The last week or so has been spent at Los Estancia Baguales, another farm of the Scottish/Patagonian family of the Macleans (our bosses), and has made up the second part of our voluntary work experience around Chile. However, this estancia turned out to be a little different to the last farm, La Peninsula. This became apparent very quickly, about three hours to be precise, as last Sunday we were picked up weary and not very early by a man named Rodrigo, and driven into the wilderness for a good three hours, and in fact up the whole of route nine that runs from Punta Arenas to Baguales. As we supposedly neared our destination and our home, which looked liked it would just be one of the several mountains around, we increasingly became aware we were not going to be living in a modern house with a power shower and leather sofas, but strangely our excitement grew, probably because we wouldn’t have to worry about all the bullshit about Mr Trump and ginger hair that would almost certainly be flooding in just as we had left connectivity, and if world war three happened to break out we would have no idea and could carry on with our lives as if nothing had happened. It was perfect timing. Anyway, back to the story, once we had eventually arrived at the nearest sign of life for a scary amount of miles, we were taken over to our new home and met our new roommate. His name was Lucho, and he is the Guacho that solely looks after and resides in this farm. In fact, I have so much to say about where we were living and who we were living with, that I think I need a new paragraph.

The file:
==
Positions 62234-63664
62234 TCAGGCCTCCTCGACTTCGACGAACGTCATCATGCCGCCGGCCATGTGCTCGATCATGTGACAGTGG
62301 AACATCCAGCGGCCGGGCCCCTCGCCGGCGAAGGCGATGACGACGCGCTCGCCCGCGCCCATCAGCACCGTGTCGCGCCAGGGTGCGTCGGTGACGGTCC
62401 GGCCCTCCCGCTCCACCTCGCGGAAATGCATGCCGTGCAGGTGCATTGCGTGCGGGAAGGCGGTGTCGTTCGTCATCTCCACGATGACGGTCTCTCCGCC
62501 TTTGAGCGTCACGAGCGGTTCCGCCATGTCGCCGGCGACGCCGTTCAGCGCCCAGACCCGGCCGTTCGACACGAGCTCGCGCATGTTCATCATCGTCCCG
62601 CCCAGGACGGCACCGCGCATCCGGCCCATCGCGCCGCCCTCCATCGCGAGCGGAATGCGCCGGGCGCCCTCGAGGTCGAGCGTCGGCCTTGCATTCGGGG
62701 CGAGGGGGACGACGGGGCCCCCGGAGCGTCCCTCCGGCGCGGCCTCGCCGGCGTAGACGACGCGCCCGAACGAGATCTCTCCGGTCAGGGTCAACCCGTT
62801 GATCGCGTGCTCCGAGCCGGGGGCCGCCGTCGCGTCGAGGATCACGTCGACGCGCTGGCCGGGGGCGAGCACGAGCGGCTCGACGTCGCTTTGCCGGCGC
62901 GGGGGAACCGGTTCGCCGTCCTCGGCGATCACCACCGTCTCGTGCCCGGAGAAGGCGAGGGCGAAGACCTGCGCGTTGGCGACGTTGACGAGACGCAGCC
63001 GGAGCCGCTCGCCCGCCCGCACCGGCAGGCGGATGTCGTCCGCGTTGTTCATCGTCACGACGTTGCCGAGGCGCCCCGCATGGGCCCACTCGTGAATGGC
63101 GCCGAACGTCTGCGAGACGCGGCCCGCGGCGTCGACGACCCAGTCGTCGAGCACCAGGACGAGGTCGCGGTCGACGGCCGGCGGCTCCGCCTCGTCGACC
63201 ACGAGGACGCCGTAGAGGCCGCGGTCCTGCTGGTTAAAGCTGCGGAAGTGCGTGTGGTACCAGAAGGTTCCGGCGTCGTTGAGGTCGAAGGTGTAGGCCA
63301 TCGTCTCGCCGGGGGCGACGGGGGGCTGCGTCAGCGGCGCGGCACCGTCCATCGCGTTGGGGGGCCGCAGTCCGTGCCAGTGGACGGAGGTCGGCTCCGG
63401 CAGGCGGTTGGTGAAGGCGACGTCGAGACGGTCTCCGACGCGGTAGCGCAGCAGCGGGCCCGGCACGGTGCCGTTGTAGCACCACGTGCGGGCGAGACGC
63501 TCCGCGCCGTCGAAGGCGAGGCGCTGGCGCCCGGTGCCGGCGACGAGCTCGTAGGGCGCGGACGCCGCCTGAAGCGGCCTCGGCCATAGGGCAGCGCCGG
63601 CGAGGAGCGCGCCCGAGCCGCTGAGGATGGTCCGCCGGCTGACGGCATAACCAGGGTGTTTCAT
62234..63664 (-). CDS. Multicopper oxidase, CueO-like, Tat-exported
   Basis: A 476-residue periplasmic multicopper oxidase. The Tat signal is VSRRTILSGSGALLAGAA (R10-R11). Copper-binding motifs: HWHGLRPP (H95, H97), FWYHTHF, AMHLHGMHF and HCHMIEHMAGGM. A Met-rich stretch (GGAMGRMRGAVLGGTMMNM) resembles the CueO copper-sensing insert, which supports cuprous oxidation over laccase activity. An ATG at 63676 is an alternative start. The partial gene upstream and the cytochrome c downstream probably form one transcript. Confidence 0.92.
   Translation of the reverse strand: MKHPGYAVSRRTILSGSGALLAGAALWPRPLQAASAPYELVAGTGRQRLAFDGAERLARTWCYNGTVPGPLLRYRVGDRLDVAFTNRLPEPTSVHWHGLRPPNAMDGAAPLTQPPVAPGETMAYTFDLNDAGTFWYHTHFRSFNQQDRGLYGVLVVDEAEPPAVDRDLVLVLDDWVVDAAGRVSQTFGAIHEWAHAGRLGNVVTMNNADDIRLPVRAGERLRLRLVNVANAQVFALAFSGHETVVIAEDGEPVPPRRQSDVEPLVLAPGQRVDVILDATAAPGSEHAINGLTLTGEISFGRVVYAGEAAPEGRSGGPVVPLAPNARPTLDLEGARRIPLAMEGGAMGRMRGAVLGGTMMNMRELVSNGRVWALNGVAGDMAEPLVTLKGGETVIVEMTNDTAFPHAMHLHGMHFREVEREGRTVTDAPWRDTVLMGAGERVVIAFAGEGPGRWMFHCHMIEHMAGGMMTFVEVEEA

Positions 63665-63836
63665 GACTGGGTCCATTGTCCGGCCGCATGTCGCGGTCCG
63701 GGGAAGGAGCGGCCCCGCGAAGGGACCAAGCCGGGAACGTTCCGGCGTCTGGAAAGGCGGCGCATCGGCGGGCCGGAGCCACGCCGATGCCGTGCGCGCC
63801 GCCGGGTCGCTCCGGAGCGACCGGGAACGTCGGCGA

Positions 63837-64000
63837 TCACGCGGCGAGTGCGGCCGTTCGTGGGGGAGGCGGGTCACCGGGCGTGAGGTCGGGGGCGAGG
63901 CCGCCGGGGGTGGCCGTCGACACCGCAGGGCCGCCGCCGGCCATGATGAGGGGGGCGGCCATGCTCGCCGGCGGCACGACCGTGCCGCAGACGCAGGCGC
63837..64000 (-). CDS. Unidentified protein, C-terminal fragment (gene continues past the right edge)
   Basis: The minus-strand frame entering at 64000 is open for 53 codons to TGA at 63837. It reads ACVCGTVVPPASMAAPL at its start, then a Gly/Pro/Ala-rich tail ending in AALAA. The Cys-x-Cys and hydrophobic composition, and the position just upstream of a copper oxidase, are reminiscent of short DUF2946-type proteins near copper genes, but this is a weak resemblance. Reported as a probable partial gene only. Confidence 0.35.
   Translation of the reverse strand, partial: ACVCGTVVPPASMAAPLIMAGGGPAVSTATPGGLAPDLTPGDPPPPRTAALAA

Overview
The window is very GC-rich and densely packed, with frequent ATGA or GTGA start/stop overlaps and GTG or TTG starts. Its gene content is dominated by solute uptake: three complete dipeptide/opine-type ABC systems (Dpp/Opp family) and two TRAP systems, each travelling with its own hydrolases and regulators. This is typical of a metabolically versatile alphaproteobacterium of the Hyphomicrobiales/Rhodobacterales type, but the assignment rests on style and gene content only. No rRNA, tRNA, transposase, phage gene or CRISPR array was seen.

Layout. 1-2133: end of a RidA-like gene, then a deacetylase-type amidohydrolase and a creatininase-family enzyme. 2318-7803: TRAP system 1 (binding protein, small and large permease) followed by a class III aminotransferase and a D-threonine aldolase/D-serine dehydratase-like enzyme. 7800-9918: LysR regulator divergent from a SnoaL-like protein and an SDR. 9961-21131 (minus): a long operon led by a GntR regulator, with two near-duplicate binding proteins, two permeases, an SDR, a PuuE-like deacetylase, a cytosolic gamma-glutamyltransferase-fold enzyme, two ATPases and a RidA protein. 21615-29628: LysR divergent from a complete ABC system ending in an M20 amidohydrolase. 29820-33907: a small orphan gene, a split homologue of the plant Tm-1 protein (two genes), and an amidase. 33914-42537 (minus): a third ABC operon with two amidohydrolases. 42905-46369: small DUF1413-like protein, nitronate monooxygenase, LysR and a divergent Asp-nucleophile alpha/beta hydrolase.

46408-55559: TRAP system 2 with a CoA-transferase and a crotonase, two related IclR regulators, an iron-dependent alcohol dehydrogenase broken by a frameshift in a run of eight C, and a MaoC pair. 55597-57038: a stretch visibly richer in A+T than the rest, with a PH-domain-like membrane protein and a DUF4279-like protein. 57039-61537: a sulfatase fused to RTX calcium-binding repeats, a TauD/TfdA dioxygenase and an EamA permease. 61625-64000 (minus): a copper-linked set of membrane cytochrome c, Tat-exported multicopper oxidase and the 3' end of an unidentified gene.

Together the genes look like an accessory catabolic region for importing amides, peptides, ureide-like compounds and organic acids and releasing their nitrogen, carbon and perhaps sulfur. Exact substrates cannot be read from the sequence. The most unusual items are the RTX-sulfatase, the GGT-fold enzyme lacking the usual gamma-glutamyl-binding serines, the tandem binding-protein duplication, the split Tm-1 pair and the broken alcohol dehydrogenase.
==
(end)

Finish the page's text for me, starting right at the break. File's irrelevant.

The small house, which included two bedrooms and bathroom and a living room/kitchen/dining room, was situated precisely in the middle and the end of the gigantic valley that we had driven up, with two bouncing rivers flowing to either side, and towering dark mountains encircling the building, ultimately creating a unbelievably stunning piece of traditional artwork that we were going to be sleeping, shitting and eating in. Alternatively, I had previously likened it to the most incredible looking baguette available on the market, with the house as the meat, the rivers as the filler and the butter, and the clings as the bread. I think I may have just ruined my brilliant descriptive piece of literature. Nevertheless, it was an incredible place, and we hadn’t even left the car yet. Our exploration of the house was carried out with the usual excitement of a new place, which can be likened to a energetically mental child at six o’clock on Christmas morning, or me at six o’clock on Christmas morning (2015). I hope this gives you some sort of impression of the place, as this is needed to truly appreciate the significance of where the three of us have been working and going about our daily routines.